As humans, we are creatures of habit. Our day-to-day lives are often repetitive and rely on routine, but how can you introduce new, healthy habits (and be sure you stick to them?)
What Makes Something A Habit?
A habit and a routine are not quite the same, and they’re easily mistaken for each other.
A habit relies on the action requiring little or no thought – it’s something that we
automatically do. Routines tend to be less comfortable and require real thought and dedication. So, it’s no real surprise that many of us want to discard some of our routines and unhealthy habits and replace them with habits that are good for our bodies and minds.
Studies suggest that around half of our daily habits are driven by repetition, so what does it take to swap out an old bad habit for a new healthy one?
Become Motivated To Stick To a Habit
A large part of developing a new habit is finding the motivation to make that change. There’s almost always a motivation for developing a new habit. It could offer a physical benefit, an emotional benefit, or even act as a stress relief to help balance out the rest of a hectic day.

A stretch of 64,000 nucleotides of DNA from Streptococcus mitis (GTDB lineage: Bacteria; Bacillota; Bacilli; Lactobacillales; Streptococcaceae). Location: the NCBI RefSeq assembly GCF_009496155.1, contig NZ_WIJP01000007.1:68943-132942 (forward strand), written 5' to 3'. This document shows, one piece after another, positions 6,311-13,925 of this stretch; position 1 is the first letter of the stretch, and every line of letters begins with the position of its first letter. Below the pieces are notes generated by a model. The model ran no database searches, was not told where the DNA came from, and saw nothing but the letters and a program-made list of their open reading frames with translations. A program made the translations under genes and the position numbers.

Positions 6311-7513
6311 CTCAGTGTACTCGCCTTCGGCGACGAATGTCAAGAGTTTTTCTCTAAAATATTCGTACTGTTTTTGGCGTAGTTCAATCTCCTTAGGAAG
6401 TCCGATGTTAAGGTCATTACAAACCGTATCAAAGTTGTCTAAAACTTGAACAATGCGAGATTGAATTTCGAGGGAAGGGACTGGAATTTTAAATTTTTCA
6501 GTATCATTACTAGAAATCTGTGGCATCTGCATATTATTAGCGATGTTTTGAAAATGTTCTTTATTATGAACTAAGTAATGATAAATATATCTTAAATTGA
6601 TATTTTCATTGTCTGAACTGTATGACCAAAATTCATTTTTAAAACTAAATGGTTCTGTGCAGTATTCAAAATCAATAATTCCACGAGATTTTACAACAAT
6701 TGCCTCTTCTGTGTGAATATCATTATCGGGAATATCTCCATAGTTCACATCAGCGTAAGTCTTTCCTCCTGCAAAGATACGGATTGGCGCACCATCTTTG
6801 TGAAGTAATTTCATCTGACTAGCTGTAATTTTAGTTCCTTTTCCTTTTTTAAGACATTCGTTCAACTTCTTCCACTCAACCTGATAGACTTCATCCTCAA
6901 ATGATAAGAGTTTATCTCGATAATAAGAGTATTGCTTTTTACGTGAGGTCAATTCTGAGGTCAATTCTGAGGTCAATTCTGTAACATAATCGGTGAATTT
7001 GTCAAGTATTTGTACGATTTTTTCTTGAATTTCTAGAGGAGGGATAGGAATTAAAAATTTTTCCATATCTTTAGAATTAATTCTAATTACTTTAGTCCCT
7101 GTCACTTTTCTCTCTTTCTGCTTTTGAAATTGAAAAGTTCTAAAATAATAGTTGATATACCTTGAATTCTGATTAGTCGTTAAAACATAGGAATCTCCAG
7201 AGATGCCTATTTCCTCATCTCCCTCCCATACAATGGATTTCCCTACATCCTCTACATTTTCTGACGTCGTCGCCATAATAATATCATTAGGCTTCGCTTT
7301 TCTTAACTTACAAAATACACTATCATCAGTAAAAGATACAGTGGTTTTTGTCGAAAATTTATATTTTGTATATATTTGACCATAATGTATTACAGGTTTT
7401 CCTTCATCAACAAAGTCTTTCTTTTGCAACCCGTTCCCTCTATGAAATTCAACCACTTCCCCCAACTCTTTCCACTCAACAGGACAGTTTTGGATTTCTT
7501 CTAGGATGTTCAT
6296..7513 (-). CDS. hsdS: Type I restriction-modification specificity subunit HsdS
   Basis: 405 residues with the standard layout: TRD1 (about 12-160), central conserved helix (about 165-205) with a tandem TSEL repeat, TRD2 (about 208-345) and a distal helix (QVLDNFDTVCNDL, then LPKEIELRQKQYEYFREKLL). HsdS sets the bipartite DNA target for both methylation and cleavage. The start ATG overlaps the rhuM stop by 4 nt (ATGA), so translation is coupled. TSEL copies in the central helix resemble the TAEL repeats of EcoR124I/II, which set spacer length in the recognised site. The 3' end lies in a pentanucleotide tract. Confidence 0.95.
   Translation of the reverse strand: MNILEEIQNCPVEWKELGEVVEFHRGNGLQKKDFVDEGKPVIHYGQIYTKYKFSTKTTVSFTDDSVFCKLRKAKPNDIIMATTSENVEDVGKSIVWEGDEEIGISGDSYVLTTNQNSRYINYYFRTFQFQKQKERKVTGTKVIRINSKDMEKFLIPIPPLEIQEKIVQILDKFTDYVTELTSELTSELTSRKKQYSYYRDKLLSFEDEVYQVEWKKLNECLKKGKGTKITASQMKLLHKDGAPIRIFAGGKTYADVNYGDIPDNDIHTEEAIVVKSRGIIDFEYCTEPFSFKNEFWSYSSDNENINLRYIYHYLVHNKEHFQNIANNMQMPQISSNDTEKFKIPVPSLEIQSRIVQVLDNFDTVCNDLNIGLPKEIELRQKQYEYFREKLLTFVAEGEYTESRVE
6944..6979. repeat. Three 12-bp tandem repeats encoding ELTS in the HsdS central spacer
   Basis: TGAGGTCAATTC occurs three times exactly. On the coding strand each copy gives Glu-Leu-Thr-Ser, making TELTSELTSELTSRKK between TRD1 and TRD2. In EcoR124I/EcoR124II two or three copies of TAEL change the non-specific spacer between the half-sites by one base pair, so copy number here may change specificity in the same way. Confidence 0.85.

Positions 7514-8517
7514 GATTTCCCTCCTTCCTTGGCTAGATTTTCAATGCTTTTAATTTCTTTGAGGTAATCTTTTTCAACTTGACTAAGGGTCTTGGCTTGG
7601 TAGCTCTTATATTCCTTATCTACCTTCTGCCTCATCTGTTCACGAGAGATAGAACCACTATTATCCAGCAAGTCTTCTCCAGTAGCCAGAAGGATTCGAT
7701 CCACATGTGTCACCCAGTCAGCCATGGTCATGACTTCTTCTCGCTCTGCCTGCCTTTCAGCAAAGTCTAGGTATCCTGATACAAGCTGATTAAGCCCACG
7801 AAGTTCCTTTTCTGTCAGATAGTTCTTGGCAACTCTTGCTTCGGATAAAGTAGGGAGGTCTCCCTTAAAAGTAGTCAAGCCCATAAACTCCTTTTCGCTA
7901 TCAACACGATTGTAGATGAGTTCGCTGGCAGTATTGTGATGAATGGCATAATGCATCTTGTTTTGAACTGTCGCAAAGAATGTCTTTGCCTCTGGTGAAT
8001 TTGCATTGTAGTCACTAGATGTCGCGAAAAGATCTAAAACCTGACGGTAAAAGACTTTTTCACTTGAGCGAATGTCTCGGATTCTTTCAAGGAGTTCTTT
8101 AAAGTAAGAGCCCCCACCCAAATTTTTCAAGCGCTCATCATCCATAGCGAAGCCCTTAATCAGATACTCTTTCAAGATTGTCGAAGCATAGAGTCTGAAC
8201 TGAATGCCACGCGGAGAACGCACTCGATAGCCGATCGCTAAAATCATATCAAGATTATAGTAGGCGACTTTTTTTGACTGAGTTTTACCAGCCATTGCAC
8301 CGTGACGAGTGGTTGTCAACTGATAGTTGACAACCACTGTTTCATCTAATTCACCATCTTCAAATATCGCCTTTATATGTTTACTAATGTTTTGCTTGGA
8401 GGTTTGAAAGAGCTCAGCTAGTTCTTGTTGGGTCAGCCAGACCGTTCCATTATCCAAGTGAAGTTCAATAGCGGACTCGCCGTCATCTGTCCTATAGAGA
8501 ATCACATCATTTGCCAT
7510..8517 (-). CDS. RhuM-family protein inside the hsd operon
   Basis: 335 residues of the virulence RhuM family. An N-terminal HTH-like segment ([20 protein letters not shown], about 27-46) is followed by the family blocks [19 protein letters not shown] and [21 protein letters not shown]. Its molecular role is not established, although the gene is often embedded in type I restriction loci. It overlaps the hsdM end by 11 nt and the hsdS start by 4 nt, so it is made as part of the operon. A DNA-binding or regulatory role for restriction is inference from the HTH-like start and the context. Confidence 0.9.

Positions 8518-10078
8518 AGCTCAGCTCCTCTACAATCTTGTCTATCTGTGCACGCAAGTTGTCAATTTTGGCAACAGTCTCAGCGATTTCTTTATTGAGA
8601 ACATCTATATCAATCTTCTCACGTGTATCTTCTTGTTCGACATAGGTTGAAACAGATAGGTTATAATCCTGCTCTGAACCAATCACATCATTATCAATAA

Studies show that we are much more likely to do something if we write it down. This could mean adding your meditation time (meditation tips) to your daily calendar or leaving yourself a sticky note on the fridge reminding you to drink water rather than the soda that’s been calling your name.
These small changes can play a big part in keeping us on track and reminding us why we were aspiring to reach this goal in the first place.
How To Develop A New Habit
A common misconception is that if you do something every day for 21 days it becomes a habit. This isn’t necessarily true, but it might become easier.
In reality, many of us are actually seeking to become comfortable in a new routine. This could be regular exercise, dietary changes, daily meditation or other stress-relieving activities. The key is that we can comfortably do these activities to the point that we don’t even really consider not doing them.
Here are our top tips for developing a new habit.
Set yourself micro-goals. If your final goal is daily exercise, set small goals to help you achieve that – perhaps you take a class once a week. If your goal is meditation, your micro-goal could be to set up a calm space and get some aromatherapy oils to help you get in the zone.
Make a schedule. It’s much harder to make time for a new habit on a whim, pre planning can be key.
Understand there will be obstacles. No journey is ever easy. There will be days when you can’t do your new habit, don’t be too harsh on yourself.
Clearly outline what you want to achieve. Whatever habit you want to develop, be clear with it and make sure it’s realistic. Professional athletes won’t even be in a gym 7 days a week – don’t expect yourself to do it right off the bat!
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